2) The halt mechanism. If we determine you've missed too many questions, missed a particular question too many times, or your score drops below 85% we prevent you from moving on to new materials until you show an improvement on the materials you're struggling with. What's the sense of trying to learn new materials when you haven't learned what we've given you already, right? So our review system once again determines where you're struggling the most and gives you one or more sets of review questions. This will help reinforce the materials you're struggling with before allowing you to move on to new ones. So that eliminates any weak areas you might have had if you just went through the program beginning to end without any sort of a review or halt system.

3) Text only, no videos. Let's face it....sitting back and watching a video is far easier than reading 100 pages of text. But we're not taking this program for entertainment. We're trying to learn. And the best way to learn is by reading. So we've made the program text-based because your focus and retention will be 1000 times better that way. And I know a lot of people are going to think, "That's not true! I learn great from videos. I'd learn better from videos than I would from reading." Well if it was something visual like the pre-trip inspection or how to tie a proper knot or how to paint nature scenery then I would agree. Videos would be very helpful. But here, that's not the case. You're simply memorizing a pile of information. And the best way to do that is through the heavy focus you have when reading and the repetition you'll get from the review and halt systems.

4) Very tricky wording Our questions were designed to do exactly what they did to Guyjax....force you to carefully read every last word of the question and each of the multiple choice answers. In a rather large percentage of our questions you could change one word somewhere in the question or answers and completely change the outcome. That was totally intentional because that level of focus is critical to learning. Unfortunately we suffer from an utter lack of focus when it comes to watching videos. We daydream. Our minds wander quite a bit, whether we realize it or not. Reading requires much more focus, and the tricky wording doubles or triples the amount of focus you need.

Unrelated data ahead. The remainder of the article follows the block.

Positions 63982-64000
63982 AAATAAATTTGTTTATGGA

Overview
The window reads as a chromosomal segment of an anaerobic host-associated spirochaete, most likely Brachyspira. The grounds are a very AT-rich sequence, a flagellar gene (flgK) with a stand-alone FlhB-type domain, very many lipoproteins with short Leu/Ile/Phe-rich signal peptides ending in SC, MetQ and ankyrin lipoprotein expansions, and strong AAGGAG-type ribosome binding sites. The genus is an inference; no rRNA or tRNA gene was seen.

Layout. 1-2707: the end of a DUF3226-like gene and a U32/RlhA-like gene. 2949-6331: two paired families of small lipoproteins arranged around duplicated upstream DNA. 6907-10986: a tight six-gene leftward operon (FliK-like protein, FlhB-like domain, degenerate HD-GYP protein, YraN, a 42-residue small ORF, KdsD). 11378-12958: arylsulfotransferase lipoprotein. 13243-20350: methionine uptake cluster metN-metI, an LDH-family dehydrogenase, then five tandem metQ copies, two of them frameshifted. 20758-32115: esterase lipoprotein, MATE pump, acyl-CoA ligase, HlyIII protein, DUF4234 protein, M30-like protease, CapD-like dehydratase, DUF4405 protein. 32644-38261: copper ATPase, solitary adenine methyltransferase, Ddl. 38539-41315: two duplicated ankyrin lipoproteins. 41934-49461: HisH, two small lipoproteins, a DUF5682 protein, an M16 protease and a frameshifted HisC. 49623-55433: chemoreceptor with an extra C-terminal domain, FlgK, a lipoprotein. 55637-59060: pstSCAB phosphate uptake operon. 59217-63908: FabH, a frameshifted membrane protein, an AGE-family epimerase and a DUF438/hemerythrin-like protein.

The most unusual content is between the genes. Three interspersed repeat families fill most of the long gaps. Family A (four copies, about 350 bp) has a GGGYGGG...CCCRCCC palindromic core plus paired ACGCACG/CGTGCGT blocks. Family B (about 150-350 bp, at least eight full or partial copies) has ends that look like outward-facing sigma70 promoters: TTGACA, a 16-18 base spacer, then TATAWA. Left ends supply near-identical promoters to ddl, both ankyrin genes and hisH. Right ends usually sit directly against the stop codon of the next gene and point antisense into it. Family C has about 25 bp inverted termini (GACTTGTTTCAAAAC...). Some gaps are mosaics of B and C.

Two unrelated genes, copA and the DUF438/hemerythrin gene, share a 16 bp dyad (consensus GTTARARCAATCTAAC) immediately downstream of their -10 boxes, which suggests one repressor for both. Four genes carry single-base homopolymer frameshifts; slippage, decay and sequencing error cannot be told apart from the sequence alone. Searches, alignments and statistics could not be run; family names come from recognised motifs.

I can't begin to count the dozens and dozens of emails I've gotten from people telling me about questions they thought were wrong. They'll take screenshots, they'll enter quotes from the CDL manual, they'll quote questions from other websites, and once in a while they'll even cuss me out for putting together such a shoddy pile of garbage!

99% of the time they simply missed one word in the question or one word in one of the answers. Understand that the written exams for your CDL permit and endorsements will do the same thing. There will likely be a lot of tricky wording.

We also built two more sections that aren't covered well in the CDL manual or at school most of the time, even though it has a major effect on your everyday life on the road. The Logbook Rules and Truck Weight & Balance sections are really challenging, but well worth it. Nothing is more important to doing your job on the road than knowing the logbook rules and knowing how to properly load and scale your truck.

So our training program will not only prepare you for the actual written exams, but they'll help prepare you for life on the road.

Our program is far more complex than it appears on the surface. The tricky wording will trip you up, you'll get halted from time to time, and you might even want to chuck your computer out the window a time or two. But I'm telling you - in the end you're going to know this stuff inside and out....better than any student you come across from any other program. Nobody has anything nearly as advanced or as effective as our High Road Training Program.

Pre-trip Inspection:

A pre-trip inspection is a thorough inspection of the truck completed before driving for the first time each day.